Majestic Wine is introducing a raft of wines this Autumn, as part of its 2020 range review. To find out more DRN caught up with wine buyer Nadia Williamson, who has worked on enhancing the retailer’s South Africa, Italy and Beaujolais ranges.

Williamson explained that of all the range reviews Majestic’s work on South Africa has arguably been the most important, predominantly because the country and its winemakers have been hit hard by Covid and the strict restrictions on the sale of alcohol.

She says: “I have spent a lot of time talking to our suppliers and friends in the area, to ensure that we really find ways of supporting where best we can. And we know from our staff and customer feedback they want to do their bit too.”

The idea behind the range review for South Africa was to not only reach out to a new generation of winemakers but also to support the whole region, she explains.

“We want to create a Majestic renaissance of South African wine in our stores. We want this to be the time our customers really open their eyes to potential and depth of the whole Cape. And we want them to keep coming back for more.”

To do this, Williamson increased the number of SKUs by 17% and renewed 40% of the overall range.

One of the key aims, according to Williamson, has been to help shift the consumer perception away from bulk-produced entry-level wines, and instead help to educate wine drinkers about the quality of South African wines that can be found at slightly higher price points.

Therefore, many of the bulk-produced wines have been delisted and Majestic’s average price point for South African wines is now higher than before.

She has also introduced “characterful winemakers” to the range, who focus on quality and also regionality. Examples of these include Trizanne Barnard, David Finlayson and Samantha O’Keefe.

She adds: “We are also actively looking to work with more suppliers from a BAME background, in areas where our support can make a real difference”. South Africa is also “a really exciting frontier” for organic and biodynamic winemaking, and new additions from Reyneke are examples of this, she says.

The changes are aimed at being “not just a short-term fix”; instead the idea has been to bring in new suppliers and producers to showcase the best of South Africa, as well as working more closely with some of the retailer’s existing winemakers.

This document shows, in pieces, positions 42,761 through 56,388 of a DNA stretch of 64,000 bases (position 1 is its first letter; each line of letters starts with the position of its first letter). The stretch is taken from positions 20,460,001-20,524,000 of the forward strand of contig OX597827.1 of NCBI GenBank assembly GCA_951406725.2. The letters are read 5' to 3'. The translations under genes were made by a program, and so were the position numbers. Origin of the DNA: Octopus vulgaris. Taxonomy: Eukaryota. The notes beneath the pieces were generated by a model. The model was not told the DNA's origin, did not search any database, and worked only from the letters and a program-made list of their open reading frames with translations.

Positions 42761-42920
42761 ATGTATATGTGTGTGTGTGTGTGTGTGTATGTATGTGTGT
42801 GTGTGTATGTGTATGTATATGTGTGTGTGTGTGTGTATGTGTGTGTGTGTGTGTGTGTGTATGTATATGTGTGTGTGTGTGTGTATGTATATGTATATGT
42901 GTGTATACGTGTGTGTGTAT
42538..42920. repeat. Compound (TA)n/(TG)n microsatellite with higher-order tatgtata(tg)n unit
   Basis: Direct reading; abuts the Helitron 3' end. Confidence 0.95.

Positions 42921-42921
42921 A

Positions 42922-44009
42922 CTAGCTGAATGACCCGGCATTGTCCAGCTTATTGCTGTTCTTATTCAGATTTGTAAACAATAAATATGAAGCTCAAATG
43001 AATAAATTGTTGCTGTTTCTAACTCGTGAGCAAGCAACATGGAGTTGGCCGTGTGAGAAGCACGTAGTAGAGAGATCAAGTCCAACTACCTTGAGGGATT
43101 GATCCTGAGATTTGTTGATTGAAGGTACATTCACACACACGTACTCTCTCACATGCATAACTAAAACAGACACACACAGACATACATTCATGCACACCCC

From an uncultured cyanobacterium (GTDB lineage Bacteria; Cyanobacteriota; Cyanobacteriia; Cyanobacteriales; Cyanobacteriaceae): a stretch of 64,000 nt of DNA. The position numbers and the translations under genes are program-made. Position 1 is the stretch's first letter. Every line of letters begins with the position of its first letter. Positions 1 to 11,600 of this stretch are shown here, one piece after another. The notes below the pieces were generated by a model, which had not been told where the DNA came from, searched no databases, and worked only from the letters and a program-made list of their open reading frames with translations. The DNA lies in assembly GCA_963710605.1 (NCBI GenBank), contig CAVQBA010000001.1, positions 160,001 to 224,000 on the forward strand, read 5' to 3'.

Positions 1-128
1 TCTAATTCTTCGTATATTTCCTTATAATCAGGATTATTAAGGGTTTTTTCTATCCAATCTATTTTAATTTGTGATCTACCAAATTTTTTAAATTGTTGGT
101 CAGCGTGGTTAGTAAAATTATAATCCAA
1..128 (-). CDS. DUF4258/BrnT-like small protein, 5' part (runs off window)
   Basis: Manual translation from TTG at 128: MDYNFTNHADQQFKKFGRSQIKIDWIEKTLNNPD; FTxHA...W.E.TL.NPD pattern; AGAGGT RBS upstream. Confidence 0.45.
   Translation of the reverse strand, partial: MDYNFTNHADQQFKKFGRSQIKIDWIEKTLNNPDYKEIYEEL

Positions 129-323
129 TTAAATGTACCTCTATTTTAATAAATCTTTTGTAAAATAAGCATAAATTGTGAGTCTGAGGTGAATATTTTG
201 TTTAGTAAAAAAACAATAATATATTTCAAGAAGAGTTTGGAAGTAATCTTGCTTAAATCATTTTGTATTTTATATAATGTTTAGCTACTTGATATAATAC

Another part of the focus has been to ensure Majestic has more of a spread of regions, and so new additions here include Helem-en-Aarde (Creation), and Tulbagh (Fable Mountain), while also strengthening established customer favourite regions.

In addition, two iconic varieties – Chenin Blanc and Pinotage – were identified as being underrepresented in Majestic stores, which has led to new additions to create a better ladder of styles and price points. Meanwhile “old friends” including Springfield Estate and Porcupine Ridge have been welcomed back to Majestic.


Williamson is also the buyer responsible to rejuvenating the range of Italian wines.

In her view Italy should be “the real wine-lovers paradise” but she felt that as a fan of Italian wine herself, Majestic’s range didn’t draw her in.

She says: “While we have had some great successes over the years with introducing esoteric grapes like Fiano, Pecorino and regions like Sicily, we needed to build on those and continue to push boundaries – and unleash the potential of our staff to really support that voyage of discovery for our customers.”

As part of the overhaul, the retailer has increased the overall number of SKUs by 38%. Duplication of styles and grapes has been reduced but 31 new lines have been introduced.

She notes also that the breadth of the range has “massively increased”, with more styles, and price points for existing regions such as Chianti, while bringing in more smaller DOCs and indigenous grape varieties was a key focus for Williamson. As part of this, she has added more premium options for white wines, such as Pecorino, Soave and Sardinian Vermentino.

She says: “Plenty of important wines have been added to the range, which have been missing over the recent years, including Lugana, Etna Rosso Bardolino, Salice Salentino, Vernaccia di San Gimignano; plus additions to the Definition range, including a Barolo and Valpolicella.”

Majestic is now working with more boutique suppliers, from areas such as Super Tuscans (Grattamacco and Famiglia Mate), Barolo (Marcarini) and Brunello (La Magia Organic). It has also increased its Sicilian wine offer with a Nero Ora brand expansion (an Appassimento Grillo) and more indigenous wines.

Williamson says: “Key to recapturing the magic of our Italian range was ensuring we had representation from all the key regions and styles – plus some absolute curve balls too.”


Williamson’s final area for the Autumn segment of the 2020 range review is Beaujolais.

She points out that this was one of the surprise success stories of lockdown, with sales up more than 70% against the same period in 2019.

She says: “With plenty of customers buying into the category, our key aim is to continue to show the quality available across the region. We want to showcase that the cru-level wines have plenty to offer than just simple, light-drinking fun – and that by spending a little bit more you can uncover something truly unique.”

Majestic has added new wines that make statements about the direction of Beaujolais, to highlight the quality and innovation from the region. Within this, there are new organic additions, including a Fleurie from Jean Marc Pardon. Other newcomers include Lucien Lardy in Moulin A Vent and Morgon Cote de Puy, and a parcel of Beaujolais Chardonnay, which Williamson says is “going down a storm with our customers”.